Skip to main content

26-03-2013 | General practice | Article

Pharmacies could ease UTI treatment


Br Gen Pr 2013; 63: e244–e249

medwireNews: GP workload could be reduced if community pharmacies were able to supply trimethoprim for uncomplicated urinary tract infections (UTIs), a study published in the British Journal of General Practice suggests.

Authors Elizabeth McGovern, from Gartnavel Royal Hospital in Glasgow, and colleagues note that "community pharmacists are already familiar with symptomatic UTI management," and so their involvement in providing trimethoprim through patient group direction (PGD) could "improve patient access and extend treatment options."

A total of 153 women with symptoms suggestive of a UTI participated in the study. Of these, 97 presented to one of 10 participating pharmacies with GP prescriptions.

The remaining 56 presented directly to the pharmacy and 41 were given trimethoprim via PGD, while 15 received symptomatic management.

The researchers note that women seeking pharmacy management presented earlier than those with GP prescriptions, and approximately one-third attended at the weekend when GP surgeries were closed.

Indeed, "convenience, difficulties obtaining a GP appointment, and reluctance to trouble GPs with a non-emergency problem," were cited by the women as reasons for preferentially attending the pharmacy for symptom management.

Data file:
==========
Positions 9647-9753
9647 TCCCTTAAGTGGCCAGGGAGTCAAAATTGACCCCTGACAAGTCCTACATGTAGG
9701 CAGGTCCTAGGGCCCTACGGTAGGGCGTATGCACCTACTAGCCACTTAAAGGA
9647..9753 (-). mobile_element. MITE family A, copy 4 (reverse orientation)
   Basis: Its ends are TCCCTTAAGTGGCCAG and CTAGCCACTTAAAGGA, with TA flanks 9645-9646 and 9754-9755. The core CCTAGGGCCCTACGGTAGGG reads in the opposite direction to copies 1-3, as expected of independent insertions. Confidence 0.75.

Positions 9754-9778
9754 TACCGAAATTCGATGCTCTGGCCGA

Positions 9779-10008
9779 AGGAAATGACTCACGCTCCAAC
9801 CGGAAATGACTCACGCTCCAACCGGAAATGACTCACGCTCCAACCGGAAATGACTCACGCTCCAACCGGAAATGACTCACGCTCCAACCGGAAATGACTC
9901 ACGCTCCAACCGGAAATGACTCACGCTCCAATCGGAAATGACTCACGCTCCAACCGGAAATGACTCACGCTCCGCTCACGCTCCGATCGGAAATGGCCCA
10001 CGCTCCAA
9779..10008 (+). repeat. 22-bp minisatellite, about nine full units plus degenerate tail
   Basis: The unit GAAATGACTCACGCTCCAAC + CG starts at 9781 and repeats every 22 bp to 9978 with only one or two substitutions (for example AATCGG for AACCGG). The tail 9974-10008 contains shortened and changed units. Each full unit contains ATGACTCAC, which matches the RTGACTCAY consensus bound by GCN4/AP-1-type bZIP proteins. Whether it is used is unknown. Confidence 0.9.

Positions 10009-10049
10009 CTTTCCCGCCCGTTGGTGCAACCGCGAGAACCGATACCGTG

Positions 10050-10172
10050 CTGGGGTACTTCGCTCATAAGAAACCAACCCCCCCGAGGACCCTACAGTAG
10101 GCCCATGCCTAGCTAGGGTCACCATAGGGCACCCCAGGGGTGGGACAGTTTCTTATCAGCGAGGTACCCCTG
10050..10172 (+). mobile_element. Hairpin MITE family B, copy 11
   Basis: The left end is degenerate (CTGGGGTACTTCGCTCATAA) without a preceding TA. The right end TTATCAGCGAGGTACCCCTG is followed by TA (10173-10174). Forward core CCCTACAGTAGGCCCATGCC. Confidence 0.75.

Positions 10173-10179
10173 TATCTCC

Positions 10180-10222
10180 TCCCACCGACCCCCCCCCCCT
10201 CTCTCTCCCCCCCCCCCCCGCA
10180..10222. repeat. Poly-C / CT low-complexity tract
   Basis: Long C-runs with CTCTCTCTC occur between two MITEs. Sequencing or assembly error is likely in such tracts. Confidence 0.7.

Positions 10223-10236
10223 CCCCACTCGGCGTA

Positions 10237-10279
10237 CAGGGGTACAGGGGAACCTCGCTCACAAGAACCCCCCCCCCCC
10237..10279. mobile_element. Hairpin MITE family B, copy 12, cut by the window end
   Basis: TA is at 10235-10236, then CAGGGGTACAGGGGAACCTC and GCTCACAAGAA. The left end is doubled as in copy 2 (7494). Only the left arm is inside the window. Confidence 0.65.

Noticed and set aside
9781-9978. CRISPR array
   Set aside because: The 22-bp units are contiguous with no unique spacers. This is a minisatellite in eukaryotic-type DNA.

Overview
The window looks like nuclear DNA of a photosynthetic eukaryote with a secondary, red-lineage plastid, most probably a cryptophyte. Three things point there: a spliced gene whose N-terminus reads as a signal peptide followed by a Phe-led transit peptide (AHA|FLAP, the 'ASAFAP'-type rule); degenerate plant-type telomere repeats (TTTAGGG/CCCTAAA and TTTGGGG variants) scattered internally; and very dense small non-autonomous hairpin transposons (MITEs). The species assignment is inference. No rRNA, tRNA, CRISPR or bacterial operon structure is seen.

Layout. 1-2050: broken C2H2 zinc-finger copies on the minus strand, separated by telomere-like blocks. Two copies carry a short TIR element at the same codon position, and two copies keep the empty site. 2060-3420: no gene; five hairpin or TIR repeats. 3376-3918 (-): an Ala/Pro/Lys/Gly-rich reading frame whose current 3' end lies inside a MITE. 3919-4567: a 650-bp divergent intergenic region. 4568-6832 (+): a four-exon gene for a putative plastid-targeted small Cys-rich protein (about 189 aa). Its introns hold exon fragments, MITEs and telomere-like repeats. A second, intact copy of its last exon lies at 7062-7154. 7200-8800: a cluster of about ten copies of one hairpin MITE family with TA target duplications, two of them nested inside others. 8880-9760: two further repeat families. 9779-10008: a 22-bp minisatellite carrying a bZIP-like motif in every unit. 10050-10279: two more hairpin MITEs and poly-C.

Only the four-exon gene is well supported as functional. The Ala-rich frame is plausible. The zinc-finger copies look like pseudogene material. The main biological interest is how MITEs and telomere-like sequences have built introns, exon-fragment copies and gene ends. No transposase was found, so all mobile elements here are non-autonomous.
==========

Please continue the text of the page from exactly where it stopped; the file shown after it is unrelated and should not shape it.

McGovern and colleagues report that resolution of symptoms was similar irrespective of whether women received a GP prescription or pharmacy management.

Pharmacists when interviewed were unanimously in favour of providing pharmacy management of UTIs, valuing the increased professional role.

They recognised the need for antibiotic stewardship and so welcomed the strict PGD protocol required to supply trimethoprim. They were more reluctant to supply alkalinising agents, for which there is limited evidence of efficacy.

"The current study provides evidence of demand and support, from patients and pharmacists, for improved access to treatment for UTIs through community pharmacies," the researchers conclude.

medwireNews is an independent clinical news service provided by Springer Healthcare Limited. © Springer Healthcare Ltd; 2013

By Lucy Piper, Senior medwireNews Reporter